DENVER -- The Celtics could have used Allen Iverson last night. Then again, they probably would not have been choosy in the second half. Any healthy player not prone to foul trouble would have been just fine.
But in his first start with his new team, Iverson (28 points, 13 assists) was busy leading the Nuggets to a 116-105 victory over the Celtics at the Pepsi Center. It was his first win with Denver and his first win with any team since the 76ers defeated the Bulls Nov. 24.
Meanwhile, the Celtics dropped their third game in a row, and it will be tough to reverse that trend tonight against the Clippers, especially considering that there was a moment last night when Doc Rivers wondered whether he would have enough players to finish the game.
When Delonte West took a hard fall trying to block a layup by Earl Boykins near the end of the first half, it was clear the Celtics could not catch a break. West was charged with goaltending, and the points capped a 20-5 run that pushed the Nuggets ahead by 12 points with 44.2 seconds remaining in the half. By halftime, Denver held a 57-47 advantage over a Boston team struggling with foul trouble as well as injuries. That proved enough of a cushion to keep Denver ahead for the remainder of the contest.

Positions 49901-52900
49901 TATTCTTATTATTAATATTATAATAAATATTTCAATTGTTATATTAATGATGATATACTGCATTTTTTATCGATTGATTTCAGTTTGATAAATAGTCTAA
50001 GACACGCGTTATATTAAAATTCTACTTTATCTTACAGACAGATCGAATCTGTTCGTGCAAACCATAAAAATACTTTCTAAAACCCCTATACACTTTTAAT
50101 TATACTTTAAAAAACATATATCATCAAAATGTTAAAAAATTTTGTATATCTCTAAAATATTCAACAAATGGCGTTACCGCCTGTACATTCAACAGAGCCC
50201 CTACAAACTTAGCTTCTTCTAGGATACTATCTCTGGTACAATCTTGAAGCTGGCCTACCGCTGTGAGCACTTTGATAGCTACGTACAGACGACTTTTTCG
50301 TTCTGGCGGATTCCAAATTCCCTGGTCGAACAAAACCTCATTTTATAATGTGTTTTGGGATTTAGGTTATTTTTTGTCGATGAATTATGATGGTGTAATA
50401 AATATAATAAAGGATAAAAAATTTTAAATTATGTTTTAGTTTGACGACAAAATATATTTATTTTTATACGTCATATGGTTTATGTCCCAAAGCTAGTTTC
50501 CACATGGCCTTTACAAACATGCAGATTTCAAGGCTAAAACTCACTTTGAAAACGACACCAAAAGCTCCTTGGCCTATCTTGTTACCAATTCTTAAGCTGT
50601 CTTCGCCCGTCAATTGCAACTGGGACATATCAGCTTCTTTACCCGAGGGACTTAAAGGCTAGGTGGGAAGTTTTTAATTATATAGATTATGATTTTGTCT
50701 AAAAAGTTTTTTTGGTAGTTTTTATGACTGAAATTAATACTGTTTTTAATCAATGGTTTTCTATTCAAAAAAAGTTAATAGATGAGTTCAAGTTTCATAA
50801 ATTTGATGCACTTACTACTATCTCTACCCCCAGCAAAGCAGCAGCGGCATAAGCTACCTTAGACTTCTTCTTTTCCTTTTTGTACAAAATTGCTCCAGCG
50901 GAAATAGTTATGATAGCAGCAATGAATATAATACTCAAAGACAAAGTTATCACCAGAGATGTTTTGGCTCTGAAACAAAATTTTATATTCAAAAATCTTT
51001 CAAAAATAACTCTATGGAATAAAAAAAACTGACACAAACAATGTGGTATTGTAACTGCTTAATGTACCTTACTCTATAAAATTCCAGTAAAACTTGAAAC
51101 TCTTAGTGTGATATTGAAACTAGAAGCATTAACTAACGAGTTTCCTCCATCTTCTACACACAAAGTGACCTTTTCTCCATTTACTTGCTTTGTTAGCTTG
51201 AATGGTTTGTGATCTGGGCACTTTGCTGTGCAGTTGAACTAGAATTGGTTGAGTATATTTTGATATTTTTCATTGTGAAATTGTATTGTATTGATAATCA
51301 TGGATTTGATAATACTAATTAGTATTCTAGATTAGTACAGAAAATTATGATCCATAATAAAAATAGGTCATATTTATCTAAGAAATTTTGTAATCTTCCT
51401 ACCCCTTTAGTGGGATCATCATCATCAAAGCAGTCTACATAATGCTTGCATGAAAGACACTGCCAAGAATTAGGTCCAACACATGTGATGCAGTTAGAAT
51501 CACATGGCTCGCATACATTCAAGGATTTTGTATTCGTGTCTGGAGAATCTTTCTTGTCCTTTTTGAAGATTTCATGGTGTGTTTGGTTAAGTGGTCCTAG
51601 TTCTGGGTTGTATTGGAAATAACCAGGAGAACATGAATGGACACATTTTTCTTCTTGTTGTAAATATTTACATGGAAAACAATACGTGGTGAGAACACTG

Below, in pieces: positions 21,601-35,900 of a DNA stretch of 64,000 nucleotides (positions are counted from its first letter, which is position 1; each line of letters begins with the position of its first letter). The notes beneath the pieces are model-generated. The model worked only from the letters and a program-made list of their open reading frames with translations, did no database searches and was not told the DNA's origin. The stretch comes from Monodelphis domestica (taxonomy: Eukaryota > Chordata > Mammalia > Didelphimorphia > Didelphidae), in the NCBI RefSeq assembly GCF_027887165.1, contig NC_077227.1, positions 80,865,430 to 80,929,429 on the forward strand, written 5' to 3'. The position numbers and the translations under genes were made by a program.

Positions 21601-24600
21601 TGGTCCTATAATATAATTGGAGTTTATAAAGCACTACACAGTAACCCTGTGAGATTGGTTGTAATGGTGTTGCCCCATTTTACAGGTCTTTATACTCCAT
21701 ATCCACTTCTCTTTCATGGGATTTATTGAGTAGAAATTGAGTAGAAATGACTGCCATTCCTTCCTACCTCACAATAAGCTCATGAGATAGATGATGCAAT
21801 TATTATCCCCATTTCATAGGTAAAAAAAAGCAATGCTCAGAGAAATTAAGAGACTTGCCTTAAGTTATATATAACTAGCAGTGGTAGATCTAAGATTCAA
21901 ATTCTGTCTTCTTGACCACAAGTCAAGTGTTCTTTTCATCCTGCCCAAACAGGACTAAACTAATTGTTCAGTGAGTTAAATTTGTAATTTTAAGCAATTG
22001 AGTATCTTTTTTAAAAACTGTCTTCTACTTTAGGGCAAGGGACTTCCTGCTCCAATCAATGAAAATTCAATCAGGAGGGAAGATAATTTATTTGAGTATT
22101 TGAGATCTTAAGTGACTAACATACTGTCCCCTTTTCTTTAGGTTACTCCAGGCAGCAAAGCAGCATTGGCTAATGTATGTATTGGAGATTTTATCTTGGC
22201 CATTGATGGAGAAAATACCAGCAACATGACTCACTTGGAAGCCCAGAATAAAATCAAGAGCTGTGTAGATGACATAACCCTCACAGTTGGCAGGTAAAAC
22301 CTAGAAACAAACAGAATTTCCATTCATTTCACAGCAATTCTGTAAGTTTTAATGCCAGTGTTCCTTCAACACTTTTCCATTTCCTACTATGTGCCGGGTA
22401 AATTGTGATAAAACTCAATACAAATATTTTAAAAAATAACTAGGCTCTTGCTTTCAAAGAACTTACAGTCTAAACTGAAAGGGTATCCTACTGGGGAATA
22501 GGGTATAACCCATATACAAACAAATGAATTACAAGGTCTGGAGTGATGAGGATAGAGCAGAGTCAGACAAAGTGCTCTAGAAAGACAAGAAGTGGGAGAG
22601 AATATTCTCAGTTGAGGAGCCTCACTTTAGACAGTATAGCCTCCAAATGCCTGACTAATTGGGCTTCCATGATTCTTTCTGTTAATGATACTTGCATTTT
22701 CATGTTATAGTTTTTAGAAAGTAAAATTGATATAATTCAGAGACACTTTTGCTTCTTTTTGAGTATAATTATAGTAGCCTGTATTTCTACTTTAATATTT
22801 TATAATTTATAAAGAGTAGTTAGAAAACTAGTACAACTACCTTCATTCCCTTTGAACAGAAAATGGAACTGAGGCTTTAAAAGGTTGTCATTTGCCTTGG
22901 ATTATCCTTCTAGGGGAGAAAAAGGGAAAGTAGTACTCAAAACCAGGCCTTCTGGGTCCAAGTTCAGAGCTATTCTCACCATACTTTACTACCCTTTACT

"I thought the effort was great but the execution was poor," said Rivers. "Defensively, I'm obviously disappointed. But our guys are trying to do the right things. The focus and the thought process of doing it is going to take work."
That process becomes more difficult if West cannot play tonight. There was concern as he remained on his back just behind the baseline for three minutes and talked with trainer Ed Lacerte. As West was helped off the floor and into the locker room, he looked too hurt and shaken to return. He took the floor at the start of the third, but it was quickly apparent he could not play. Just 13 seconds into the third quarter, Rivers pulled West and the point guard went back to the locker room for good with back spasms.
"I definitely want to go [tonight]," said West. "We're just going to do extreme treatment leading up to the game. Everything on my back side [hurts], mainly my lower back.
"I hit the back of my head, but it wasn't as bad as my back. I can't sit out; all contributions are needed. It's all hands on deck right now."
The absence of West was big, as the Celtics' injury list grows with almost every game. They were again without Paul Pierce (stress reaction, left foot), Wally Szczerbiak (sprained right ankle) and Kendrick Perkins (left foot, plantar fasciitis).
Before going down, West was leading the Celtics in scoring (11 points) and overall intensity. Since Rivers inserted West into the starting lineup because he plays better defense than Sebastian Telfair, it seemed only appropriate that he was injured trying to make a defensive play.
With Tony Allen and Telfair picking up their fourth fouls in the third quarter, Al Jefferson picking up his fifth in the same quarter, and Gerald Green picking up his fifth in the fourth, Boston was ultimately too depleted to compete.
"The early foul trouble killed us," said Rivers. "I thought that, more than anything, hurt us early."
And it limited Boston late. Denver stretched its lead to a game-high 16 late in the third quarter and early in the fourth. Which gave Iverson plenty of time to savor the win and the Celtics time to wonder what might have been.
Shira Springer can be reached at firstname.lastname@example.org.